US India Global Review 2018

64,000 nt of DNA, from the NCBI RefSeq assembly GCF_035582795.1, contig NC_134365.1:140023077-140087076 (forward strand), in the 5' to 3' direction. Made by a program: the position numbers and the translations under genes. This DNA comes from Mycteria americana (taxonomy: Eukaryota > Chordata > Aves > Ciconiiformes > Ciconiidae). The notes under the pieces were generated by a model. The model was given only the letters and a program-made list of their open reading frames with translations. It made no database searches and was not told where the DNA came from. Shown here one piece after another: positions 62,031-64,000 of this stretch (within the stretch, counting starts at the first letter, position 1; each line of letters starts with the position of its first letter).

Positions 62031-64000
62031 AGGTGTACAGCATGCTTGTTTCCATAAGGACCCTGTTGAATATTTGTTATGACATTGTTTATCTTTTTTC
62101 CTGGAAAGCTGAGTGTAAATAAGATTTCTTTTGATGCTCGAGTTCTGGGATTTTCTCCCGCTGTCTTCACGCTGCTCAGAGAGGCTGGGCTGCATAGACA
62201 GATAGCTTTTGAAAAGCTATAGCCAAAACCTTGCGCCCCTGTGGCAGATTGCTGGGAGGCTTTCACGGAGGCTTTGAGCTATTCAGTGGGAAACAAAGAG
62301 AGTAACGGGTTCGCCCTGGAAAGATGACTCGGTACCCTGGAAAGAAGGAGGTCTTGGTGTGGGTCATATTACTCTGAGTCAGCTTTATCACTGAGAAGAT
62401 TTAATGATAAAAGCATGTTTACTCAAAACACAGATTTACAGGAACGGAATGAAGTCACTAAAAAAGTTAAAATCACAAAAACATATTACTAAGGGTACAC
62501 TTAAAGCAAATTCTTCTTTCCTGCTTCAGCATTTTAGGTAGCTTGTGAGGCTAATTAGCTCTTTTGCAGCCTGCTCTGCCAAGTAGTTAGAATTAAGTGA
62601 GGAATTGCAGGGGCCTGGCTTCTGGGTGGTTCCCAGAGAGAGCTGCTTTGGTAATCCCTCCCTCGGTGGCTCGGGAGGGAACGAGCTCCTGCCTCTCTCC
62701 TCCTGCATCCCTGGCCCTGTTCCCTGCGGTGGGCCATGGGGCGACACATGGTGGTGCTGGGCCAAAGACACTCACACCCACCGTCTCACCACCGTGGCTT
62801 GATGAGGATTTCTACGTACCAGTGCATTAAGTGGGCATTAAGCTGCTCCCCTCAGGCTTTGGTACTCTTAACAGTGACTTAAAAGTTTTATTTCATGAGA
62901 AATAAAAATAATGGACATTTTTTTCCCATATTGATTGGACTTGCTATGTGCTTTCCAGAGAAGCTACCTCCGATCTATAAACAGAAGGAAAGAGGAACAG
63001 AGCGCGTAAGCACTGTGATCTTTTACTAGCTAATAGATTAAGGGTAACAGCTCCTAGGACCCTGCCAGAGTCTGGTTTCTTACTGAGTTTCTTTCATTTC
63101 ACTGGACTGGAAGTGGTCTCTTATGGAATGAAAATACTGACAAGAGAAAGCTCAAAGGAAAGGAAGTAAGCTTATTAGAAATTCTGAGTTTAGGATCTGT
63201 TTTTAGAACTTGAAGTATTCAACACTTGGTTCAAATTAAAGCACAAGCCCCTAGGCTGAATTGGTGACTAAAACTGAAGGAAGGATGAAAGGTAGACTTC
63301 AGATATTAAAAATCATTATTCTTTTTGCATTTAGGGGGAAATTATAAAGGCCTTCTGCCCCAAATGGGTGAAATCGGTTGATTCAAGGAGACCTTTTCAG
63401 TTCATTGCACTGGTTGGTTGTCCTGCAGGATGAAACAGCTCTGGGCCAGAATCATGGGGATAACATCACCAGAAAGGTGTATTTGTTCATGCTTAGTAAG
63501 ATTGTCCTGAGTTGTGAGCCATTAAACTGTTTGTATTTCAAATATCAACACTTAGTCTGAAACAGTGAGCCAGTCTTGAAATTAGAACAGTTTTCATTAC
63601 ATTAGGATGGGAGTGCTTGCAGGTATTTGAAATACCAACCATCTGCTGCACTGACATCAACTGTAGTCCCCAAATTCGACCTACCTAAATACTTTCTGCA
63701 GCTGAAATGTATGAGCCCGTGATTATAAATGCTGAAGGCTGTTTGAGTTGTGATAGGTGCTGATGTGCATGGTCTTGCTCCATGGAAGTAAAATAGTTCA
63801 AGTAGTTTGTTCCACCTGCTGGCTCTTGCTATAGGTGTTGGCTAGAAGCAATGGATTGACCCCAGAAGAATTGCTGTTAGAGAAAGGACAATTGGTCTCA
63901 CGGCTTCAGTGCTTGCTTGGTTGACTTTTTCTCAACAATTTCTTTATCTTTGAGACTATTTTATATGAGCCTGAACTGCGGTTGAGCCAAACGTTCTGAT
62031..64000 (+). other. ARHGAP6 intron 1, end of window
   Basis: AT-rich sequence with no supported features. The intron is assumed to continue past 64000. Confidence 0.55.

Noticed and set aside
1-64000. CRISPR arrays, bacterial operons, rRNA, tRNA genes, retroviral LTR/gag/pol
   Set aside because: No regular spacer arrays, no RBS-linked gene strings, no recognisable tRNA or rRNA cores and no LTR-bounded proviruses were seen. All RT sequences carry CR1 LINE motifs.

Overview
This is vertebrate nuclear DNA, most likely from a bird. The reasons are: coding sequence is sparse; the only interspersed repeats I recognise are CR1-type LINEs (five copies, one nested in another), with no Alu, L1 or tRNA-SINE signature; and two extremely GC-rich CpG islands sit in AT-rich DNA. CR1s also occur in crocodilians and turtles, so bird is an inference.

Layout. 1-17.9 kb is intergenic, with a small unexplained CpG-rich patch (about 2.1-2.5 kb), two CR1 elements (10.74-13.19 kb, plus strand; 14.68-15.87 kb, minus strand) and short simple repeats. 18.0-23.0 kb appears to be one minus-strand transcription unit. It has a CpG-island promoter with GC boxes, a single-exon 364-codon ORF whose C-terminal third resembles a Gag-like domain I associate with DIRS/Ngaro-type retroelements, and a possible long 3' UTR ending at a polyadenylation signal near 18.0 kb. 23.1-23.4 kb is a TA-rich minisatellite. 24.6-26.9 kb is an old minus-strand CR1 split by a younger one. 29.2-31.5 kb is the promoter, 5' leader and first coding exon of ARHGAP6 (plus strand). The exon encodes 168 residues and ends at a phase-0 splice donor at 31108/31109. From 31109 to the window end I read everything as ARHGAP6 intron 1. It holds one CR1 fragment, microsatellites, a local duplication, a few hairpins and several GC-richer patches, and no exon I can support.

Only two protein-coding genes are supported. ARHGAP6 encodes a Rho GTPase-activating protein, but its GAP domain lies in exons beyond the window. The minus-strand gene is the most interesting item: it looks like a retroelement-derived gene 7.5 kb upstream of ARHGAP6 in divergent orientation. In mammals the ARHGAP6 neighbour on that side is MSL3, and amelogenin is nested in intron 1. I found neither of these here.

33 US-INDIA GLOBAL REVIEW APRIL-JUNE 2018 comes to fulfilling the moderniza- tion needs of India's armed forces - essential to tackle looming exter- nal and internal threats. Israeli expertise spanning areas such as water, agriculture, and innovation is a perfect fit with India's massive developmental agenda - and unlike the sensitivities that sur- round defense cooperation, there is nothing to hide when it comes to agriculture. Israel's success in cultivating robust and lucrative ties with a major regional powerhouse like India has also been a feather in the cap of successive Israeli gov- ernments. Given its location in a region surrounded by adversaries, Israel has invested efforts in developing new relationships with emerging powers in Asia and beyond. Netanyahu often high- lights the fact that Israel has become an indispensable security and developmental partner for many countries worldwide. The countries also face a com- mon enemy. The Israeli prime min- ister's trip to the Chabad House in Mumbai (which was a target of Pakistani militants in November 2008) starkly reaffirmed the dan- gers posed to both countries by radical Islamists. The joint state- ment issued by the two govern- ments on Jan. 15 advocated "strong measures against terror- ists, terror organizations, those who sponsor, encourage or finance terrorism or provide sanc- tuary to terrorists and terror groups." But all of this bilateral bonhomie has obscured significant policy dif- ferences on some of the most contentious issues in the region. Netanyahu has expressed serious concerns about the efficacy of the July 2015 nuclear deal with Iran. Even prior to the negotiation of that deal, he has been a robust advocate of military strikes on Iran. The Indian Ministry of External Affairs opposed that approach and instead lent its sup- port to diplomatic negotiations to address concerns emanating from Iran's nuclear program. Indeed, at the height of the Iranian nuclear imbroglio, India's oil imports and economic and defense coopera- tion with Iran were issues of major concern to Israeli ministers as well as Jewish-American advocacy groups. Today, Netanyahu's policy pre- scriptions vis-à-vis Iran continue to run counter to India's economic and diplomatic priorities. His "fix it or nix it" strategy toward the Iran deal will not be acceptable to the Modi government, whose foremost concern is stability in India's proxi- mate neighborhood - home to mil- lions of members of the Indian diaspora. India's dependence on West Asian energy sources is all too obvious; for instance, India imported over $9 billion worth of Iranian oil during the 2016-2017 fiscal year, more than twice the amount imported the year before. Iran is also an important con- duit for Indian development aid to Afghanistan. The recent shipment of Indian wheat to that country via the Iranian port of Chabahar demonstrates the critical role Iran plays in India's regional priorities. India's deputy foreign minister, M.J. Akbar, recently referred to Pakistan as the "largest wall in history," for blocking the transit of Indian goods to Afghanistan. It's no surprise, then, that just a few days prior to Netanyahu's visit, the Iranian transport minister was in India to sign deals worth $2 billion for the development of railways in Iran to enhance connectivity to Chabahar. In many other situations, funda- mental disagreements about a nation that one party sees as a sworn enemy might threaten to harm bilateral ties. After all, Netanyahu does not lose any opportunity in interactions with world leaders and on international platforms to paint the clerical "cult" ruling Tehran as dangerous for regional peace and stability. Yet with India and Israel, disagree- ments on Iran have not interrupted their increasingly close embrace. Netanyahu did not bring up the Iranian threat in remarks at his joint press conference with Modi. And, in response to a specific question from an Indian journalist, a top Indian foreign ministry offi- cial said that while regional and multilateral issues were dis- cussed, the Iran nuclear deal was not discussed "in any specific manner." Netanyahu seems to realize that India has its own interests Today, Netanyahu's policy prescriptions vis-à-vis Iran continue to run counter to India's economic and diplomatic priorities. His "fix it or nix it" strategy toward the Iran deal will not be acceptable to the Modi government, whose foremost concern is stability in India's prox- imate neighborhood - home to millions of members of the Indian diaspora.

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